Are we just on completely the wrong path here? Theres no mention of this stuff in Colins book for example, however we have mainly been working directly from a copy of the Getty.


Er, yes and no (from our perspective).

In a real dagger fight it is very difficult to keep/gain the distance that would be ideal. The primary aim of 1st Master Daga is to stop the incoming attack with the left hand. From this the plays develop - for example if you have the "triangle" with the daga then you can continue that play as per the text; if you have caught them with more of a bent elbow (which often means stopping them earlier or they've come in deaper) then you can, say, do the 3rd play, etc.

Also think about your initial posta - if you've got your feet closer together then you'll need a wide step (in whatever direction) to form the posta longa, but if you form a lower porta di ferro (knees nicely bent) then then you just need a slight front foot adjustment (acresse).

The thing with Fiore is that the Master shows the initial play (i.e. principle) and the Students then take over to show the other plays/options - i.e. they all come from that first Master.

Difficult to describe in text :cry:
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Re: Very basic dagger question

Postby The Salmon Lord » 22 Oct 2008 14:55

Mark Lancaster wrote:
The Salmon Lord wrote:For example the first play of the first master we found worked much better if you actually where out of distance for being hit by the dagger. i.e. had made a body movement backwards to avoid the strike. Whilst other plays seemed to work better if you step in with the attack.

Are we just on completely the wrong path here? Theres no mention of this stuff in Colins book for example, however we have mainly been working directly from a copy of the Getty.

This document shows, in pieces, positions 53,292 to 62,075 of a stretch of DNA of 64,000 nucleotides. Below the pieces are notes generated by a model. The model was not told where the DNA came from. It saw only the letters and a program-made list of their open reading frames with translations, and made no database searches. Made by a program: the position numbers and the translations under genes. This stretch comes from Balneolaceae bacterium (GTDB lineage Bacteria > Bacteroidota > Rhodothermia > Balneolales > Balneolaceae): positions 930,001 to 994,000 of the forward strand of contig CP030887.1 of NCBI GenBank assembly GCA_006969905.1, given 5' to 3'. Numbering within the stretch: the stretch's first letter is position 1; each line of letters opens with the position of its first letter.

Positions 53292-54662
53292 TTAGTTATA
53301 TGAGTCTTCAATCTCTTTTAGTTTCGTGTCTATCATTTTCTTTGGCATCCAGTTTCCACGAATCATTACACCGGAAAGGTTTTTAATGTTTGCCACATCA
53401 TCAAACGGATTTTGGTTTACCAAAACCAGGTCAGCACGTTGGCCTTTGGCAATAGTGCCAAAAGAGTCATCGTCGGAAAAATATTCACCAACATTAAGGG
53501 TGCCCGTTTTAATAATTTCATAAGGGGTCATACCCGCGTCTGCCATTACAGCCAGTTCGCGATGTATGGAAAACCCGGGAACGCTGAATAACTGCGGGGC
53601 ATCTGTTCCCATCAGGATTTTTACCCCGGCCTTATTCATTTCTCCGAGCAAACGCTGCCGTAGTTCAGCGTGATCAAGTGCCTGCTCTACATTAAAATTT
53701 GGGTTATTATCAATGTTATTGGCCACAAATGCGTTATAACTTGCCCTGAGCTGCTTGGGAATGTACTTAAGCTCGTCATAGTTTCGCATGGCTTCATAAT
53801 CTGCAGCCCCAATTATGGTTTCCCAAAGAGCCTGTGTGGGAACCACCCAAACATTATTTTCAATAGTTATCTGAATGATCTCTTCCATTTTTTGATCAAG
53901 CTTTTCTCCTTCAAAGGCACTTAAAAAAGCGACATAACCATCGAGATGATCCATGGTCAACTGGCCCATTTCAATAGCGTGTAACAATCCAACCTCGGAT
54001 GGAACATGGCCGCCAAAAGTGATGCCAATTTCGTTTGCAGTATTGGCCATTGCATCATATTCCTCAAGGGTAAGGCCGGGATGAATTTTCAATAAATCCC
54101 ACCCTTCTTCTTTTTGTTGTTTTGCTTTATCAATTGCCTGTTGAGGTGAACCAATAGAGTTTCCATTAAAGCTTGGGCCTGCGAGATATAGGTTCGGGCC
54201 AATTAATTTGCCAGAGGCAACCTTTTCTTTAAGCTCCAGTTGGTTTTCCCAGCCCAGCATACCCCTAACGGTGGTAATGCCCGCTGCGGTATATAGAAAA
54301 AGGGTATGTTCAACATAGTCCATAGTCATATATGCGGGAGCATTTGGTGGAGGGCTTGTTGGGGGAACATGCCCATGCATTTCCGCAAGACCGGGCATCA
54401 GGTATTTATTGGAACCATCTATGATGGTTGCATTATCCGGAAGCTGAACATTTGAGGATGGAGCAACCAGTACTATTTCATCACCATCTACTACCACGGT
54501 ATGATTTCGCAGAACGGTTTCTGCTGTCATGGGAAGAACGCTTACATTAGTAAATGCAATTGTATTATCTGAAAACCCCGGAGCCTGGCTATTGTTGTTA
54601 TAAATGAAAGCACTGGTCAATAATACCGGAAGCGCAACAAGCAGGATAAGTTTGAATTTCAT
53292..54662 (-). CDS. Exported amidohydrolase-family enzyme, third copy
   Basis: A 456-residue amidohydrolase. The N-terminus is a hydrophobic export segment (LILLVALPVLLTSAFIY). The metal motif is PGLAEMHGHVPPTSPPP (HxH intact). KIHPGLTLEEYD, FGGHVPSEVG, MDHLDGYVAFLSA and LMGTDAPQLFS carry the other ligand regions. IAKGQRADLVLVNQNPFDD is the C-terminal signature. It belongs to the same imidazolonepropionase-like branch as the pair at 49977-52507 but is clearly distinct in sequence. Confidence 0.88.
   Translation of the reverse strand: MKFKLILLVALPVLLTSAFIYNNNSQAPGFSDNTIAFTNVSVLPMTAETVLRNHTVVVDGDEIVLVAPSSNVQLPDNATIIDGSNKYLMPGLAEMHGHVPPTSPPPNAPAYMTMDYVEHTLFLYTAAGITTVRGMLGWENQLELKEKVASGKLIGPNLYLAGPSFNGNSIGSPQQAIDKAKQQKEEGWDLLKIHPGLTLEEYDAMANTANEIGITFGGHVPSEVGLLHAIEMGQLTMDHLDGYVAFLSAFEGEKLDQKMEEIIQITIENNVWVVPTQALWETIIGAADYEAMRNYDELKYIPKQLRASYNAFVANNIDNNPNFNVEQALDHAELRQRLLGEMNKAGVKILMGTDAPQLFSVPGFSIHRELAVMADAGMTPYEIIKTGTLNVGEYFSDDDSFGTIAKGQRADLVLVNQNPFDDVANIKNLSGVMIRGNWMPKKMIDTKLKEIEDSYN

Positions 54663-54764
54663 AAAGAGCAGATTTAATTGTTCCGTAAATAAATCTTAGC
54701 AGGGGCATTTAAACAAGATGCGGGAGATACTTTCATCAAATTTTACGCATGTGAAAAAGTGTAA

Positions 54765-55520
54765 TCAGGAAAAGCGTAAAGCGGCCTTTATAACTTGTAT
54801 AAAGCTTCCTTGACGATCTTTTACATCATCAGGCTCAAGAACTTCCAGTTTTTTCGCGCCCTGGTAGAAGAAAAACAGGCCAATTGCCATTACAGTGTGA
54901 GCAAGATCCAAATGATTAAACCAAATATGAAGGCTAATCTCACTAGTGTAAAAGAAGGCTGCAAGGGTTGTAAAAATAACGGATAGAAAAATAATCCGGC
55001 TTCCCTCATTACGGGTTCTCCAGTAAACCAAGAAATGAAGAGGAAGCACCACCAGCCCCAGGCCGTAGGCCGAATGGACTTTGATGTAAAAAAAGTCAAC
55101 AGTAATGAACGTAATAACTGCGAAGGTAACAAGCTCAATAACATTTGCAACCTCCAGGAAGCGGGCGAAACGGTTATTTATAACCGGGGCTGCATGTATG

Er, yes and no (from our perspective).

In a real dagger fight it is very difficult to keep/gain the distance that would be ideal. The primary aim of 1st Master Daga is to stop the incoming attack with the left hand. From this the plays develop - for example if you have the "triangle" with the daga then you can continue that play as per the text; if you have caught them with more of a bent elbow (which often means stopping them earlier or they've come in deaper) then you can, say, do the 3rd play, etc.

Also think about your initial posta - if you've got your feet closer together then you'll need a wide step (in whatever direction) to form the posta longa, but if you form a lower porta di ferro (knees nicely bent) then then you just need a slight front foot adjustment (acresse).

The thing with Fiore is that the Master shows the initial play (i.e. principle) and the Students then take over to show the other plays/options - i.e. they all come from that first Master.

Difficult to describe in text :cry:


I think thats actually what I meant so something to work on. whens your next workshop? We might come down
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Re: Very basic dagger question

Postby Alan E » 22 Oct 2008 16:19

The Salmon Lord wrote:
Mark Lancaster wrote:
The Salmon Lord wrote:For example the first play of the first master we found worked much better if you actually where out of distance for being hit by the dagger. i.e. had made a body movement backwards to avoid the strike. Whilst other plays seemed to work better if you step in with the attack.

Are we just on completely the wrong path here? Theres no mention of this stuff in Colins book for example, however we have mainly been working directly from a copy of the Getty.


Er, yes and no (from our perspective).

In a real dagger fight it is very difficult to keep/gain the distance that would be ideal. The primary aim of 1st Master Daga is to stop the incoming attack with the left hand. From this the plays develop - for example if you have the "triangle" with the daga then you can continue that play as per the text; if you have caught them with more of a bent elbow (which often means stopping them earlier or they've come in deaper) then you can, say, do the 3rd play, etc.